Being the change you want to see isn't just about the change you affect in your own library. It's also about finding ways to contribute to librarianship. There are a lot of organizations, professional associations, and causes that need people to care deeply about them and you're only one person with a day job and a life to manage. If you're a passionate person, it can be easy to over-extend yourself by committing to too many things.
Tenure can make the waters of being an active professional even murkier. Being on the tenure track means you have to balance your passion with the kind of service that your institution values. It's also possible that your institution values other things (like publications or presentations) over service.
I thought about trying to give some advice on how to choose where to get involved, but thought better of it. Ultimately, being professionally active looks different for everyone. Ideally, it should be guided by the issues and ideas about which you feel passionately. Practically, it should make the best uses of your energy, resources, and talent. So I came up with four questions for you to ask yourself. You know yourself better than I know you, so let those answers be your guide.
Four questions to help you decide where to direct your professional efforts:
1. How many of your resources are you willing to part with?
When I say "resources," I mean: time, energy, and money. Some activities have rigid participation requirements that ask you to contribute a significant amount of time. Some activities require you to attend conferences, a task that your library may not be able to support financially. How much of your own dime are you comfortably able to part with and how much time can you comfortably give? Tailor your activities to that, and know that it's okay to choose not to be active in ways that require a lot from you.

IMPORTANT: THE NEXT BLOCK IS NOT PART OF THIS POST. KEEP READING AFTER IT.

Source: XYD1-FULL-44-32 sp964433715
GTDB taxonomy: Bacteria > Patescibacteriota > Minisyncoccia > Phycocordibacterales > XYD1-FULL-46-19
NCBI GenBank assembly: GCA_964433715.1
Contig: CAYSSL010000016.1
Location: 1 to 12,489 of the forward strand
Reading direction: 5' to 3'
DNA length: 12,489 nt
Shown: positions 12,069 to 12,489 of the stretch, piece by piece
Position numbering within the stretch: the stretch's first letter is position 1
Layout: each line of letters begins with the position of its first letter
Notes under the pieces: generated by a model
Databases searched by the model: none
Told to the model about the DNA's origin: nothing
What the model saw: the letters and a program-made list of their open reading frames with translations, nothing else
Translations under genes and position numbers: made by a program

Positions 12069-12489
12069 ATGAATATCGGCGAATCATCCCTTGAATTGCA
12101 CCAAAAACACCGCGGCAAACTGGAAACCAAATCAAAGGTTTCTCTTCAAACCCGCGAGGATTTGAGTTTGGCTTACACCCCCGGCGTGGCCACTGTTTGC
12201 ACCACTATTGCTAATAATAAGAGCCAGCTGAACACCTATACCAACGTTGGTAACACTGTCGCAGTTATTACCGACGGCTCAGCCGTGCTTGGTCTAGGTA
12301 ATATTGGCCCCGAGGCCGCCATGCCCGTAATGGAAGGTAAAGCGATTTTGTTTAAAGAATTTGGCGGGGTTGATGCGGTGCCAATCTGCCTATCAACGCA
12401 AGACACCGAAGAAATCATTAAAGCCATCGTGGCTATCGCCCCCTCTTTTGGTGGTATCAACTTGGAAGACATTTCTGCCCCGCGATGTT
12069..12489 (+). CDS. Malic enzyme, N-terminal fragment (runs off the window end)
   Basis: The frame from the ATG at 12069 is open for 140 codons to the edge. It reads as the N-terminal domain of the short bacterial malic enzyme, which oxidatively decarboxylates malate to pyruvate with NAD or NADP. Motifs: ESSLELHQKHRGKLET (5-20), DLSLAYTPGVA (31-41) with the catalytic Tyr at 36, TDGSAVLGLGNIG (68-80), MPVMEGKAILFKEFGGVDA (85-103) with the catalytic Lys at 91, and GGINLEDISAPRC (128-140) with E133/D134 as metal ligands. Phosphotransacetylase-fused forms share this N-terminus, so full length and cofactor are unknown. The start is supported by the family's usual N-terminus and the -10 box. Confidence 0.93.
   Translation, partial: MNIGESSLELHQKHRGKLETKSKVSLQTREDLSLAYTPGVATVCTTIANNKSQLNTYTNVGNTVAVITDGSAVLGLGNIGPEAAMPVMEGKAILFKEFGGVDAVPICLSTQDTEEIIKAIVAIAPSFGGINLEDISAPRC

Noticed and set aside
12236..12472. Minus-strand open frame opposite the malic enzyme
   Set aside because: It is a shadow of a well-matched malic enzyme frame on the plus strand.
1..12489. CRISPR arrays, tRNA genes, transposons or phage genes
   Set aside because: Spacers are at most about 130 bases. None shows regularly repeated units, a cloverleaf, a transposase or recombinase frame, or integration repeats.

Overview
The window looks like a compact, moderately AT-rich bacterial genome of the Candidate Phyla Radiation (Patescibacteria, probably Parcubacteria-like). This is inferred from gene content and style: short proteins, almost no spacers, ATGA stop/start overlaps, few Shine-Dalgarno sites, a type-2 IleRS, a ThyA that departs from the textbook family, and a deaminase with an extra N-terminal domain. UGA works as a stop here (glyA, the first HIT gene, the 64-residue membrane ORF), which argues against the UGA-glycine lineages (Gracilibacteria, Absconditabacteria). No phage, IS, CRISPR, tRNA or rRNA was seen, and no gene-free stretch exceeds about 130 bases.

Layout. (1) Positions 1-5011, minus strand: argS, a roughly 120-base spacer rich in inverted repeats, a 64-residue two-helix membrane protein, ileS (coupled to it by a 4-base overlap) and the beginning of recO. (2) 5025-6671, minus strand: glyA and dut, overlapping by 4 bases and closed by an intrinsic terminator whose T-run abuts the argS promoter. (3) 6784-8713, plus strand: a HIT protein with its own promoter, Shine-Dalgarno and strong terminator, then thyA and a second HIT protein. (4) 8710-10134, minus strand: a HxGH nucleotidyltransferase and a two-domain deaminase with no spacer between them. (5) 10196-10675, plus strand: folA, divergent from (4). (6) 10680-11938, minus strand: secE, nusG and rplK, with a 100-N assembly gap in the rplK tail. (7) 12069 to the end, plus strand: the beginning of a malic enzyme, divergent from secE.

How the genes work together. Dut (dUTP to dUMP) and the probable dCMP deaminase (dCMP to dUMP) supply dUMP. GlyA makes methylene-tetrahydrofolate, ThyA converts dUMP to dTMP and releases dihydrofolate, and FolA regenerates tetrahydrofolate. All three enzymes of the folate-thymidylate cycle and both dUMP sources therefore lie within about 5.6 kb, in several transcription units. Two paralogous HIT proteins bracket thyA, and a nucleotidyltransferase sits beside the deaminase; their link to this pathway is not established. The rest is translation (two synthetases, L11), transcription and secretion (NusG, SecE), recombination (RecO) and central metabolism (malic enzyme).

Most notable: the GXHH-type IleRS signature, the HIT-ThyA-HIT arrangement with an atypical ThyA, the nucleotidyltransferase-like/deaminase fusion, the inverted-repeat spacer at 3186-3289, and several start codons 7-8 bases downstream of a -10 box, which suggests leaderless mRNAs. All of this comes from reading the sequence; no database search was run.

2. Are you okay with giving your time to a large, bureaucratic professional association?
Even the smallest professional association is often a bureaucracy. If you choose to volunteer in one of these associations, you will probably be placed on a committee. Most of these committees do rewarding work, but some of them do work that doesn't provide an immediate payoff. And some of these committees do work that doesn't really feel rewarding at all. It's also worth noting that these associations often require that volunteers pay dues before joining committees, which may also serve as a barrier to your getting involved.
3. Do you prefer to act locally?
There are probably organizations in your community that could use your help and you have quite a few skills as a librarian that can help them. Volunteering at a school or for an on-campus organization is just as worthy an activity as being on a committee buried deep within the organizational structure of a professional association. Your efforts are often more immediately felt and helping people accomplish things they couldn't do without you is unbelievably rewarding. And not having to attend conferences or pay dues means that these acts of service are easier for people to do. It's also possible that you can find other areas of your library beyond your own department in which to be active. If you're in cataloging, consider doing reference hours or teaching a class.
4. What are you most passionate about?
In the end, the ideas and issues you love are where you should give your time, talent, and resources. Are you passionate about information literacy? Great! Are you passionate about library website usability? Right on! Are you passionate about making libraries inclusive spaces? Awesome! Identify what matters most to you and figure out where the people who also value that thing are. Often, that's where you should be, too.
A final thought:
This post presumes that you have the time and/or money to be professionally active. The truth is that some people don't have the luxury of giving away their time or their money. If you're lucky enough to have the time or money to spare, don't be a judge-y jerk about what other people are (or aren't) doing to be active in librarianship. Instead, direct that energy into finding ways to remove the barriers to entry for professional activities for other people who want to be active but can't.